"Long COVID," also known as post-acute sequelae of SARS-CoV-2 infection (PASC), refers to a range of symptoms that continue for weeks or months after the acute phase of COVID-19 infection has resolved. This condition can affect anyone who has had COVID-19, regardless of the severity of their initial illness.
Characteristics of Long COVID:
- Duration and Symptoms: Symptoms persist for weeks or months post-recovery. Common symptoms include fatigue, shortness of breath, chest pain, cognitive disturbances (often referred to as "brain fog"), joint pain, and more.
- Multi-system Involvement: Long COVID can affect various body systems, including pulmonary, cardiovascular, neurological, and psychological.
- Variability: Symptoms can vary widely in severity and combination, and may fluctuate or relapse over time.
Healthy Lifestyle and Long COVID Risk:
There's emerging evidence suggesting that certain lifestyle factors may influence the risk and severity of Long COVID:
- Physical Activity: Regular exercise may bolster immune response and reduce the severity of initial infection, potentially mitigating the risk of developing Long COVID.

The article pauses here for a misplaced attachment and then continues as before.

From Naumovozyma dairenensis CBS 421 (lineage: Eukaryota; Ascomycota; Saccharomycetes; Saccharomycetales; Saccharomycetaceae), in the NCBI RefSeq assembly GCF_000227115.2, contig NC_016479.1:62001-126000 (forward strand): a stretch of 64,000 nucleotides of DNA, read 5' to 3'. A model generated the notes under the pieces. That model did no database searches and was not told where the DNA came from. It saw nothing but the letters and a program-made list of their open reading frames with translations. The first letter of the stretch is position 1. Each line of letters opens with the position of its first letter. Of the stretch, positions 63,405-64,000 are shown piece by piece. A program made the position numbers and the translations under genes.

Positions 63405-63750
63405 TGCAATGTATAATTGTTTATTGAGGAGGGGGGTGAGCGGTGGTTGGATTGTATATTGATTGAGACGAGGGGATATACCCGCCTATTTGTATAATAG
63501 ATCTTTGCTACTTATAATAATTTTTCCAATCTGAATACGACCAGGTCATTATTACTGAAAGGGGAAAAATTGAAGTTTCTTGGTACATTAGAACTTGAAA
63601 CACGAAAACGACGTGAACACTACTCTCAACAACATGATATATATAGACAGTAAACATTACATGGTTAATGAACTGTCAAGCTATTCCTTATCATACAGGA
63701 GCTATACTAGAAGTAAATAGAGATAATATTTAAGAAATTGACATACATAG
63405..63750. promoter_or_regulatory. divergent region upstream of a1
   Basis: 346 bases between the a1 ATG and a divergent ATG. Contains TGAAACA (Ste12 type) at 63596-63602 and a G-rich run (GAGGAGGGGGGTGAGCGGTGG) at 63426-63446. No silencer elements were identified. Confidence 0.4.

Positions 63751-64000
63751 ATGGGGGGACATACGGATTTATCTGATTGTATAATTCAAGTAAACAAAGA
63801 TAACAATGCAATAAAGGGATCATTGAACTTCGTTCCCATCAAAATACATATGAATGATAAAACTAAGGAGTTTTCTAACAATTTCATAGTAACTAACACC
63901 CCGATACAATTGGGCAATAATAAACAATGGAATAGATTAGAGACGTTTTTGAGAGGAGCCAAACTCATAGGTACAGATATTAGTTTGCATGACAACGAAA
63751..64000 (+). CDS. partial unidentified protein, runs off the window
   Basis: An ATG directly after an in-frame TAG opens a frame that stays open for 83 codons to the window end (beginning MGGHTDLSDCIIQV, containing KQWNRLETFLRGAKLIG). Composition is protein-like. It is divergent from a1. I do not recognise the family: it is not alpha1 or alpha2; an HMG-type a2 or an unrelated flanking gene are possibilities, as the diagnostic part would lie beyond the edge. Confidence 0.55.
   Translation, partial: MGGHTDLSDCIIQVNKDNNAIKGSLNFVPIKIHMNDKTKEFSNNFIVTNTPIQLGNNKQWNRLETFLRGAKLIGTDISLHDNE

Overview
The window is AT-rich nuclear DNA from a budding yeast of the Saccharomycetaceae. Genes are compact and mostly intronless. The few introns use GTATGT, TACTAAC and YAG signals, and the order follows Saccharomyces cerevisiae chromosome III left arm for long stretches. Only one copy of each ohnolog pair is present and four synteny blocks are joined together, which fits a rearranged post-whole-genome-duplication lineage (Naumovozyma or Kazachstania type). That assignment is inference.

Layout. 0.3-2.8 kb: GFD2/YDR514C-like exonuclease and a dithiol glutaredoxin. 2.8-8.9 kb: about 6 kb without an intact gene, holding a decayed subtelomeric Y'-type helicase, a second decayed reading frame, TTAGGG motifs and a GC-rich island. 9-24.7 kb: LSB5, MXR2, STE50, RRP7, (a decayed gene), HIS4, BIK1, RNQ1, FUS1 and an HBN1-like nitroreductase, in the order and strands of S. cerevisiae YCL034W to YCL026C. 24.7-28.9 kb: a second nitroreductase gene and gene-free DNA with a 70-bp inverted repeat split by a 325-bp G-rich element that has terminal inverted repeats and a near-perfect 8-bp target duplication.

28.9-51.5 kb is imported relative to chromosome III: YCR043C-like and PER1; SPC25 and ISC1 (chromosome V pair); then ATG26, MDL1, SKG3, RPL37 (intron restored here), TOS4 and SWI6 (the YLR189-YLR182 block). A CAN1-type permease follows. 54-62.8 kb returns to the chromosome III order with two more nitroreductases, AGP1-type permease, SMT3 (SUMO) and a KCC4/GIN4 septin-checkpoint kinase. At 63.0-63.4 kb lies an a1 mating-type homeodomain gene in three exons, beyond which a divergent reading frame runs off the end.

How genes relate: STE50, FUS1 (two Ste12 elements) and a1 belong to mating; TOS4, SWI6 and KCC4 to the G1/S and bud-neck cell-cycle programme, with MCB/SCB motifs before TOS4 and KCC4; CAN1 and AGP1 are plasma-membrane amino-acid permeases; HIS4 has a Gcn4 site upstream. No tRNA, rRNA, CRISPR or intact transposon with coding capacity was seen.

- Diet: A balanced diet rich in nutrients can support overall immune function. Some studies suggest that diets high in fruits, vegetables, and omega-3 fatty acids may be beneficial.
- Stress Management: Chronic stress can impair immune function. Techniques like mindfulness, meditation, and adequate sleep may have a protective effect.
- Avoidance of Smoking and Alcohol: Smoking and excessive alcohol consumption can compromise immune function and respiratory health, potentially exacerbating COVID-19 and its long-term effects.
Lifestyle Modifications for Recovery:
- Gradual Increase in Activity: Pacing and gradually increasing activity levels can help manage symptoms like fatigue and muscle weakness.
- Balanced Diet: A nutrient-rich diet can support recovery and overall health.
- Mental Health Support: Counselling or therapy to address anxiety, depression, or PTSD, which are common in Long COVID sufferers.
- Pulmonary Rehabilitation: For those with respiratory symptoms, guided exercises can improve lung function and endurance.
- Cognitive Rehabilitation: For addressing 'brain fog' and cognitive issues.
62 year gentleman who had developed severe Covid 19 infection 2 years back had become oxygen dependent after discharge. Over a period of 2 years he is weaned off oxygen support as his lung condition slowly improved however he continues to have body aches, general feeling of fatigue, anxiety episodes and difficult to focus on work for long hours. With yoga, meditation and long counselling sessions he is slowly getting back to his routine and hopefully be fully back to his pre Covid time.